A marketing professor said Rema 1000's move could backfire because "there is a lot of identity in beer". Photo: Iris
A fight is brewing over space on the beer shelves of supermarket Rema 1000 in the northern part of Norway.
The supermarket announced on Sunday that it would focus more on local microbrews in its stores, much to the chagrin of the Tromsø brewery Mack, which said its sales would be so impacted by the move that it would likely have to lay off employees.
The duelling announcements from the two companies have set up a battle over whether Rema 1000 or Mack beer is the stronger brand among consumers in the north, according to Lars Erling Olsen, a marketing professor at Oslo College.
Olsen said Rema’s move is understandable, given the supermarket’s new three-year ‘best friend deal’ with Danish brewing giant Carlsberg.
“It's an attempt to get fewer suppliers and a larger-scale operation and thus save costs,” he said, adding that Rema 1000 faces the pressures of a tough retail market.
But Rema’s deal with Carlsberg and its accompanying decision to give more shelf space to microbreweries isn’t expected to just hurt Mack, which markets itself as the world’s most northern brewery.
Local breweries including Bergen-based Hansa and Kristiansand’s CB will also be hard, if not impossible, to find in Rema 1000 stores up north. And Olsen said the move might backfire.
“The reality is that customers are going to get fewer options. That’s where Rema’s market power will come into play. Will people accept it or not? If Mack has sufficient market strength, people will stop shopping at Rema 1000,” he said.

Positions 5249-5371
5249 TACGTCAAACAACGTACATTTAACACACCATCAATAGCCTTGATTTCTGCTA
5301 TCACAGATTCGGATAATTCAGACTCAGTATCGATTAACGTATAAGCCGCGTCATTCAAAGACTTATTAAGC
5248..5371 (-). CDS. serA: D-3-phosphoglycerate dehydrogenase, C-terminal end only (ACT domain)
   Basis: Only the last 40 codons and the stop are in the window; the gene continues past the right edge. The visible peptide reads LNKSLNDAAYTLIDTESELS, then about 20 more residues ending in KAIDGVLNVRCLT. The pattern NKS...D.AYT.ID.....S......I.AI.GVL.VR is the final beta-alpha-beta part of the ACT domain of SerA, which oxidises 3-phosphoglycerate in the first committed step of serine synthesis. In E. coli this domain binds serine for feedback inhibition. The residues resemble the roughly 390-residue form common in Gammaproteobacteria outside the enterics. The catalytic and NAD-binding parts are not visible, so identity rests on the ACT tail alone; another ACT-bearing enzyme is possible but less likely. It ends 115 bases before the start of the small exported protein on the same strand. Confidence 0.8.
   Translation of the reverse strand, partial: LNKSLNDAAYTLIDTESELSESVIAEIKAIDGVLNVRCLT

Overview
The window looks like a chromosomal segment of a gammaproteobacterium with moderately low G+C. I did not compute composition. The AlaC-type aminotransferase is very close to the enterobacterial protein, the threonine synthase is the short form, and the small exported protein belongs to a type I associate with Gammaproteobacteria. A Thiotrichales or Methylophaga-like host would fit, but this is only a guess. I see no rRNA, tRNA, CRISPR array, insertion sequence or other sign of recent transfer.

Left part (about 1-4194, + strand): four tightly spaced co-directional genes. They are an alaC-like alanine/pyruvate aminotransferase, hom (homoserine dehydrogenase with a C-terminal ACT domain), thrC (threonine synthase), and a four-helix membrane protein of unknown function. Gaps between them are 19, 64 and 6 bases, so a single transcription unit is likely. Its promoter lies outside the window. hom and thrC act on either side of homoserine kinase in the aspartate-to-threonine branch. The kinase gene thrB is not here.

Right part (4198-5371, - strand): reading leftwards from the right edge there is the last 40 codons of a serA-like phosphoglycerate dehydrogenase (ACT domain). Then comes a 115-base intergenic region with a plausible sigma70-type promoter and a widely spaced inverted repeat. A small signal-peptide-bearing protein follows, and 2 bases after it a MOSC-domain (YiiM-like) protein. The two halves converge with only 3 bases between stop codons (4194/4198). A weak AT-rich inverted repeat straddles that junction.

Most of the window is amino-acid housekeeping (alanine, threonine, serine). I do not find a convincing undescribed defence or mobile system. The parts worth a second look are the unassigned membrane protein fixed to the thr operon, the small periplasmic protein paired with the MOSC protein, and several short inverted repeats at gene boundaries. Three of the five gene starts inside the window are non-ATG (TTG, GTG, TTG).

The marketing professor added that for many customers, the choice of beer on the shelves could absolutely determine which supermarket they’ll choose.
“There is a lot of identity in beer,” Olsen said.
Norway's consumer rights watchdog, Forbrukerrådet, said it didn’t say anything wrong with Rema 1000’s strategy of teaming up with Carlsberg and using the remainder of its shelf space for microbrews.
“We want to see good competition in the grocery market; it’s good for the consumer. And we understand why Rema 1000, as the market’s smallest player, wants to take steps to strengthen its position,” the council’s trade director, Gunstein Instefjord, said.
Instefjord added that at the end of the day it is a good thing if supermarkets distinguish themselves from one another.
“It is we the consumers who decide, and if the store doesn’t have what we want, we’ll go to another store. It remains to be seen whether Rema will appeal to consumers,” he said.